Collaborative Research: Breaking the 1D Barrier in Radiative Transfer: Fast, Low-memory Numerical Methods for Enabling Inverse Problems and Machine Learning Emulators

Lead PI: Prof. Robert Pincus

Unit Affiliation: Ocean and Climate Physics, Lamont-Doherty Earth Observatory (LDEO)

September 2023 - August 2026
Project Type: Research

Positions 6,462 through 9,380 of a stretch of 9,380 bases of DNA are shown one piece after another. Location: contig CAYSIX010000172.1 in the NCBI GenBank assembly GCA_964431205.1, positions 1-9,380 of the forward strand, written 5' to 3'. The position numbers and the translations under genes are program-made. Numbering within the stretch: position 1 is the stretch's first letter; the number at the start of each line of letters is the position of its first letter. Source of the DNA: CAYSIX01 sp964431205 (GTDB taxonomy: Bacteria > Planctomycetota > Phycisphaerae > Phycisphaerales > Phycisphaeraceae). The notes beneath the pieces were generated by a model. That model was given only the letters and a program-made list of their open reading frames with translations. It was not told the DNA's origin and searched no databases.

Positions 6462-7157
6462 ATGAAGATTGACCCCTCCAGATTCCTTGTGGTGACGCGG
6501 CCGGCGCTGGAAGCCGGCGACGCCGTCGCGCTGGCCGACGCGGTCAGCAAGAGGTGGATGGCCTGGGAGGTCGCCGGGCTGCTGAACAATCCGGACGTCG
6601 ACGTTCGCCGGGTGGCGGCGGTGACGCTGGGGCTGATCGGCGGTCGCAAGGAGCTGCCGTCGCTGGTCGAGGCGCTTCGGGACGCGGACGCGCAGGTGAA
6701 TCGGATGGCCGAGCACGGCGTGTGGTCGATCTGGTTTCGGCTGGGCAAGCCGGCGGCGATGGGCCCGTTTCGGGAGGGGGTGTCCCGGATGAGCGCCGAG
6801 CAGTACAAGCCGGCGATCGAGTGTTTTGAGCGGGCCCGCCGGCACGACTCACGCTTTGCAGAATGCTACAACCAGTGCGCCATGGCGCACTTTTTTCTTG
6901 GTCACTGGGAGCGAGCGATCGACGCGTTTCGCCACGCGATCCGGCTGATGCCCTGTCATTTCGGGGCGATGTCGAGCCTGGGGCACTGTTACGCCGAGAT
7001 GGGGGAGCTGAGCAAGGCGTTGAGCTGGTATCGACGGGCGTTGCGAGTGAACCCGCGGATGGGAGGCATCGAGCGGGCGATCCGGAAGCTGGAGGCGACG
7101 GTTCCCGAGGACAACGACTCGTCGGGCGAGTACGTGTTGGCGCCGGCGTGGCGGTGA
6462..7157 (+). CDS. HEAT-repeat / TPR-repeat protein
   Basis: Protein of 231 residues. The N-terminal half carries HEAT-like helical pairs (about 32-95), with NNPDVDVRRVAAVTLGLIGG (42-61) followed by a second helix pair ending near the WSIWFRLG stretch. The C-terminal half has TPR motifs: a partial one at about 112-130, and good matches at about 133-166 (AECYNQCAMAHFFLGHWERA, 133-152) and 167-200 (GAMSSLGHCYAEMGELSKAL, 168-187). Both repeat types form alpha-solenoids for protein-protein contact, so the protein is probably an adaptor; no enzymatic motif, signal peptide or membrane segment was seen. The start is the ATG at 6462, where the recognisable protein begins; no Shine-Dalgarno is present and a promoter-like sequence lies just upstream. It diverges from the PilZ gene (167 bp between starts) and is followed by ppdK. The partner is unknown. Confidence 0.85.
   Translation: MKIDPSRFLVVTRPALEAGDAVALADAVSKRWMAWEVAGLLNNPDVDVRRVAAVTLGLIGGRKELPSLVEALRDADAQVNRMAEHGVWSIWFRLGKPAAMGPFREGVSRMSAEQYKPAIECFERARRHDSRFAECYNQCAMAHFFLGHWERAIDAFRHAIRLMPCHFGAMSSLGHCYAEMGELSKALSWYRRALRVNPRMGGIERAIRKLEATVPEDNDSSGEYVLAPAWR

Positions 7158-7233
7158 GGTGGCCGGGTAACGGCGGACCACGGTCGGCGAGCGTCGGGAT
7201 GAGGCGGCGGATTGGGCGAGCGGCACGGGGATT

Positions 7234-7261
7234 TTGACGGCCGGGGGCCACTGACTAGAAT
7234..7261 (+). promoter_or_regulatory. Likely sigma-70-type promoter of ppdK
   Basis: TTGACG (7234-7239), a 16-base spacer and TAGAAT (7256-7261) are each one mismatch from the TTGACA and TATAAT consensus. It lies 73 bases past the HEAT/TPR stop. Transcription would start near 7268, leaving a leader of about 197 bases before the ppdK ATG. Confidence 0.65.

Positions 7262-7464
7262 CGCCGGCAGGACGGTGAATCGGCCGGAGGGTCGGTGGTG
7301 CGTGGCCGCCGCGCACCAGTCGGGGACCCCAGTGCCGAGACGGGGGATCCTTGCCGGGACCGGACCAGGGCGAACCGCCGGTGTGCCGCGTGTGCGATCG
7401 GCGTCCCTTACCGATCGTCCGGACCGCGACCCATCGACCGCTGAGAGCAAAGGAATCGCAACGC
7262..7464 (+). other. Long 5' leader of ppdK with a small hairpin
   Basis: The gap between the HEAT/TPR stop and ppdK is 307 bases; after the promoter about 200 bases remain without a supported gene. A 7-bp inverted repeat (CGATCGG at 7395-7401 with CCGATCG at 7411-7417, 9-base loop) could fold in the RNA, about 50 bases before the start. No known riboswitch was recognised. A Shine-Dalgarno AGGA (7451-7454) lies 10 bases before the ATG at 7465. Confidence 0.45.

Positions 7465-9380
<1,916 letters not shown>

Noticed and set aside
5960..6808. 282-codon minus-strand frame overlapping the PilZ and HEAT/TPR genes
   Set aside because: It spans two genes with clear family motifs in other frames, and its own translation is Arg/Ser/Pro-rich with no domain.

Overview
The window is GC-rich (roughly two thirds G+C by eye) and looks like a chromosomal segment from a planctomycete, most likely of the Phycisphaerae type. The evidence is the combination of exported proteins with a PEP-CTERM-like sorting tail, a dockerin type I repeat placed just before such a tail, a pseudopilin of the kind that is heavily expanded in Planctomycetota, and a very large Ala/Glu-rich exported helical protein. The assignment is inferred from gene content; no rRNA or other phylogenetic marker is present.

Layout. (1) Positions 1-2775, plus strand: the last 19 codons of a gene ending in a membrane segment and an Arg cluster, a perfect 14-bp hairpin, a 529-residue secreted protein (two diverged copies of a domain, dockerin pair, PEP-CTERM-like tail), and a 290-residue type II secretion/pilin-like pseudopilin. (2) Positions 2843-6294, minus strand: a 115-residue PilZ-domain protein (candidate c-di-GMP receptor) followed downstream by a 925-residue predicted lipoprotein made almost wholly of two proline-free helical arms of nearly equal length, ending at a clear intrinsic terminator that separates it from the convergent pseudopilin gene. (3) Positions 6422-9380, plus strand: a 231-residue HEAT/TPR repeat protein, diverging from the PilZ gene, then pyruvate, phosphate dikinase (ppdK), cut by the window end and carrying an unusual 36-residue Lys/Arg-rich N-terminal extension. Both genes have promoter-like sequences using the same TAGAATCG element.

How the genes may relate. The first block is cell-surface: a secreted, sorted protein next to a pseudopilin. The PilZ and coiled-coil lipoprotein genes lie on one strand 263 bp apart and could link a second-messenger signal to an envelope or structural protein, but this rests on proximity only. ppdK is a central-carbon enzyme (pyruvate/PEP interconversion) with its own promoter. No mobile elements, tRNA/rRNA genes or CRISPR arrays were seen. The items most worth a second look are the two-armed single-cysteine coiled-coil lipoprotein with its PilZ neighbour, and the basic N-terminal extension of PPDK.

DESCRIPTION: The radiative transfer equation arises in many important applications, such as medical imaging, astrophysics, weather and climate. It describes, for example, the behavior of the sun's rays as they propagate through the atmosphere and are absorbed or scattered by clouds. In these applications, computer simulations are often used to obtain solutions to the radiative transfer equation. However, a substantial challenge arises in these simulations due to the large number of dimensions needed to describe the radiant intensity at each spatial location, and in each possible direction of propagation (east-west, north-south, up-down). The large number of dimensions requires a large amount of computer memory and computing time. Due to this high computational expense, it is common to use simplifications, such as a one-dimensional (1D) approximation or two-stream approximation in weather and climate applications. This project aims to overcome this 1D barrier and solve the full radiative transfer equation, and do so with fast, low-memory computer simulations. The computational methods, the theoretical understanding of these methods, and the development of software tools will improve understanding of climate, weather, and medical imaging, and thus influence the well-being of individuals in society. The interdisciplinary training of a postdoctoral researcher and students in mathematics and atmospheric science is also an important component of the project. Mentoring and broadening the participation of students from underrepresented groups, with outreach activities to local K-12 schools will also be part of the project.